Research case study: Co-design as a way to bridge cultural divides in a Swedish preschool

Conducted research, including crafting interactive prototypes for co-design sessions.


  • Background: A preschool in the Skåne region of Sweden was being redesigned as the  'smarter' , healthier school of the future.
  • Problem: The school was also dealing with social tensions stemming from an influx of immigrant families who did not speak the language.
  • Solution: Co-design research using workshops and software + hardware experiments investigated how an interactive installation might help bridge cultural divides.
  • Results: Installation design was explored through many lenses, and design principles were distilled for the Skåne government stakeholders.
This research was my MSc thesis while in the Interaction Design program at University of Malmo, Sweden.

I was one of several researchers helping on a health initiative led by the Skåne region government to re-envision a preschool to be 'smarter' through investigating how digital technologies, diet, social innovation and fitness could mitigate health issues.

My research specifically was a co-design process exploring how an interactive light installation could help alleviate social issues stemming from an influx of non-Swedish speaking immigrants.
Örkelljunga preschool is described as a “socially deprived area” (Bengtsson). A factor in this – aside from being a remote, lower-income area – is a growing population of immigrant families who do not speak Swedish or English.

This dual communication gap (linguistic and cultural) was causing challenges for teachers, children and parents:
  • Miscommunications
  • Frustration on both sides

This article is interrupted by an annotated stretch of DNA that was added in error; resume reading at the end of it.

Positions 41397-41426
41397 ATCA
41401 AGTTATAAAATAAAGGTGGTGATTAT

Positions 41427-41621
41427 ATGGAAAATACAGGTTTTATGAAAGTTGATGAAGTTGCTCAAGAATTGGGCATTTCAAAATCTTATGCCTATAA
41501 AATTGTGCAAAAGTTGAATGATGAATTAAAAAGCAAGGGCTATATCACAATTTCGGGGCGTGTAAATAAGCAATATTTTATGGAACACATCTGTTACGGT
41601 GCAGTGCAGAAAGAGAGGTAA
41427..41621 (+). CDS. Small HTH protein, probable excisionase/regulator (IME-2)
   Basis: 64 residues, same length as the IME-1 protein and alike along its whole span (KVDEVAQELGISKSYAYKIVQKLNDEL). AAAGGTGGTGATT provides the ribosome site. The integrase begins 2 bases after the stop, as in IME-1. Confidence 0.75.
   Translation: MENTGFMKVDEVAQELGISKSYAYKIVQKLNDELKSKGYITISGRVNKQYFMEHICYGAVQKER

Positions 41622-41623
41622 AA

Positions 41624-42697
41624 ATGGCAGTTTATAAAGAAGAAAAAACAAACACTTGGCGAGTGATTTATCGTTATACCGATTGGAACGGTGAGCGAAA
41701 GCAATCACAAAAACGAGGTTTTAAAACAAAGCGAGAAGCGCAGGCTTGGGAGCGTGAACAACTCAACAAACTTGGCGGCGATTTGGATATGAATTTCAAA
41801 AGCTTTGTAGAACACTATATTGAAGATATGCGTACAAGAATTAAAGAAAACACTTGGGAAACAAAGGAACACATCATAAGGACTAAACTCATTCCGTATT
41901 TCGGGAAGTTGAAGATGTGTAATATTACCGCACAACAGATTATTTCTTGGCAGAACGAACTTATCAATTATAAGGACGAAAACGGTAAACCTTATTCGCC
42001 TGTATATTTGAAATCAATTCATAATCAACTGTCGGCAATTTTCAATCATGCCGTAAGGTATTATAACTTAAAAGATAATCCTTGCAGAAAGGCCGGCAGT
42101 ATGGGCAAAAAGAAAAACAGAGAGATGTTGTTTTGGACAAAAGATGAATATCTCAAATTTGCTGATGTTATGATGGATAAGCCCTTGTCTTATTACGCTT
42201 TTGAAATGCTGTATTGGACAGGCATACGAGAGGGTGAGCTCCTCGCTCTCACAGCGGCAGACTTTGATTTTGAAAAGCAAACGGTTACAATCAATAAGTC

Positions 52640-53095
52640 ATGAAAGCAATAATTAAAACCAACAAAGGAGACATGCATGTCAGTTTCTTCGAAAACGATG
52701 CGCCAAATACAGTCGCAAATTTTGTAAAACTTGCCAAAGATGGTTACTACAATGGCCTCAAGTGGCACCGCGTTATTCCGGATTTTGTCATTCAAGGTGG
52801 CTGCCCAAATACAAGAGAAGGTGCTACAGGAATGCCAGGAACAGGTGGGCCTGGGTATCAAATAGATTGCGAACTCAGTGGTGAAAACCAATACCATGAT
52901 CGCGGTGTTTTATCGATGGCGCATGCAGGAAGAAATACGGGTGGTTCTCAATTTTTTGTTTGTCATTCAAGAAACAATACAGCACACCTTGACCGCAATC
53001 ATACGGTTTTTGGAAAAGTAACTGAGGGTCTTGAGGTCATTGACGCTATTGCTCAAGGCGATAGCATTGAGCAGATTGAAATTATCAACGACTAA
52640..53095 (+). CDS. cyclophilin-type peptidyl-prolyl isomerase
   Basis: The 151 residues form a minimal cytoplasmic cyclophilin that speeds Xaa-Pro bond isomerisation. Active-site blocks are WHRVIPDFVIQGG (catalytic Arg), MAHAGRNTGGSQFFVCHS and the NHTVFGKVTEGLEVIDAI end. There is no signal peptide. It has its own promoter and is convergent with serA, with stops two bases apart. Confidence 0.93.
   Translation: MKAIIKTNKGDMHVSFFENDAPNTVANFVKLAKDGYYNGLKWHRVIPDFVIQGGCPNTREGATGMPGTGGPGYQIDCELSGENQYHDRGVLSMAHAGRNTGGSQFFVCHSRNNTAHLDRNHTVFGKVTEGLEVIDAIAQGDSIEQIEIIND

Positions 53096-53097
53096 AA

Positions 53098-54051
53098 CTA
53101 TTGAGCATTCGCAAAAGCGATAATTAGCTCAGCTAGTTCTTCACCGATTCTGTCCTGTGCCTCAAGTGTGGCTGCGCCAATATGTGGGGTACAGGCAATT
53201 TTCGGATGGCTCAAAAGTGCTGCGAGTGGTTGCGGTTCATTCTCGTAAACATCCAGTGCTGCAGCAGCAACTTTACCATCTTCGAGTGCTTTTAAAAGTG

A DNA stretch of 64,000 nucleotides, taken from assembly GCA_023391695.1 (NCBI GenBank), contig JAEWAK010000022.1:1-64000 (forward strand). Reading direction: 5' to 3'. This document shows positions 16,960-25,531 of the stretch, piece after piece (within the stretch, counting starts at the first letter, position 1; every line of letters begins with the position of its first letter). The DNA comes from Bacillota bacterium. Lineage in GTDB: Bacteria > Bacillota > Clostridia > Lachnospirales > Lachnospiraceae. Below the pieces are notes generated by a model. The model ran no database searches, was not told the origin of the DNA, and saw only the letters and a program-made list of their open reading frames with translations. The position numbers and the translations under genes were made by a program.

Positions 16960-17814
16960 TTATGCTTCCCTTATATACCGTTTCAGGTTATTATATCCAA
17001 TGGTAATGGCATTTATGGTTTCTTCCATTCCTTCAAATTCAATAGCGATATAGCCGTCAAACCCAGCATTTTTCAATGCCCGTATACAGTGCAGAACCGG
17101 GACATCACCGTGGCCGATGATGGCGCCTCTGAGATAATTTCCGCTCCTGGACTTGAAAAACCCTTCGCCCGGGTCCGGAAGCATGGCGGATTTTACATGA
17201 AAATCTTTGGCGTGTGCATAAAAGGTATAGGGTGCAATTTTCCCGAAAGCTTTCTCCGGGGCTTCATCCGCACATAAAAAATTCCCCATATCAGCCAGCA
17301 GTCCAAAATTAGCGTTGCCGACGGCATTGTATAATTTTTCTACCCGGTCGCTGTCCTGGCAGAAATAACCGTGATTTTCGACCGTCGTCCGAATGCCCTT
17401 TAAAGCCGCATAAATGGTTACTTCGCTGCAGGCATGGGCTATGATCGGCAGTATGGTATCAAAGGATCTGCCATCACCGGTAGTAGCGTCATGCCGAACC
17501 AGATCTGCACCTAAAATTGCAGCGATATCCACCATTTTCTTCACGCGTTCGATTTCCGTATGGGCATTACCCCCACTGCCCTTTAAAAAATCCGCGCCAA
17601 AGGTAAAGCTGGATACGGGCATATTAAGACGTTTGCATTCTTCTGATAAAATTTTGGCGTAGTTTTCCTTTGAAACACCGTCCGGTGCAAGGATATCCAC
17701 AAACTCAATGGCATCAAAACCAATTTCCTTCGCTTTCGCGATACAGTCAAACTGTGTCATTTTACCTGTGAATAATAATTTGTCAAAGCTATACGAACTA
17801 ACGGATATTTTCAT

• Important social bonds were not forming
  • Childrens’ interests were not represented (Adair)
Stakeholders included:
  • The preschool teachers
  • Architects redesigning the school
  • A health sciences researcher from the University of Malmo
  • Children attending the preschool
  • Government representatives
Roles & Responsibilities
I led all research and prototyping including:
  • Literature review
  • Co-design workshop with a preschool teacher and children
  • Co-design workshop with architects & health sciences researcher
  • Software and hardware hacking to create playable prototypes for workshops
  • Field research
  • Synthesis into the final package given to Skåne region representatives
The scope of this research was not to create a final interactive installation but rather to contribute design insights about behaviours and interaction patterns for an eventual light installation to address the aforementioned social issues.
Research Questions
Before this research I had a background in interactive installations, and having witnessed their power to bring people together and stimulate social interactions, I focused my research on exploring an installation as an intervention.

My key questions were:
How can a welcoming atmosphere be created for multicultural community members of a preschool that encourages playful interactions and possibly stimulates communication?
  • How does Örkelljunga’s multicultural community influence the conceptual & content possibilities for an installation?
  • How can playfulness help encourage social connections? 

  • How can diverse abilities, learning styles and cultures be served?

  • How might lighting impact the social atmosphere? 

  • How can parametric design principles help sustain long term engagement?
Literature Review

Co-design Workshops

Participatory design workshops involved stakeholders in imagining possible futures for an installation.

Co-design helps ensure a design process is sensitized to the needs and perspectives of stakeholders; see the thesis research for details:
Binder et al noted that co-design methods are “a way to meet the unattainable design challenge of fully anticipating or envisioning use before actual use takes place in people’s life-worlds” (Binder et al., 2011, pp. 157-8).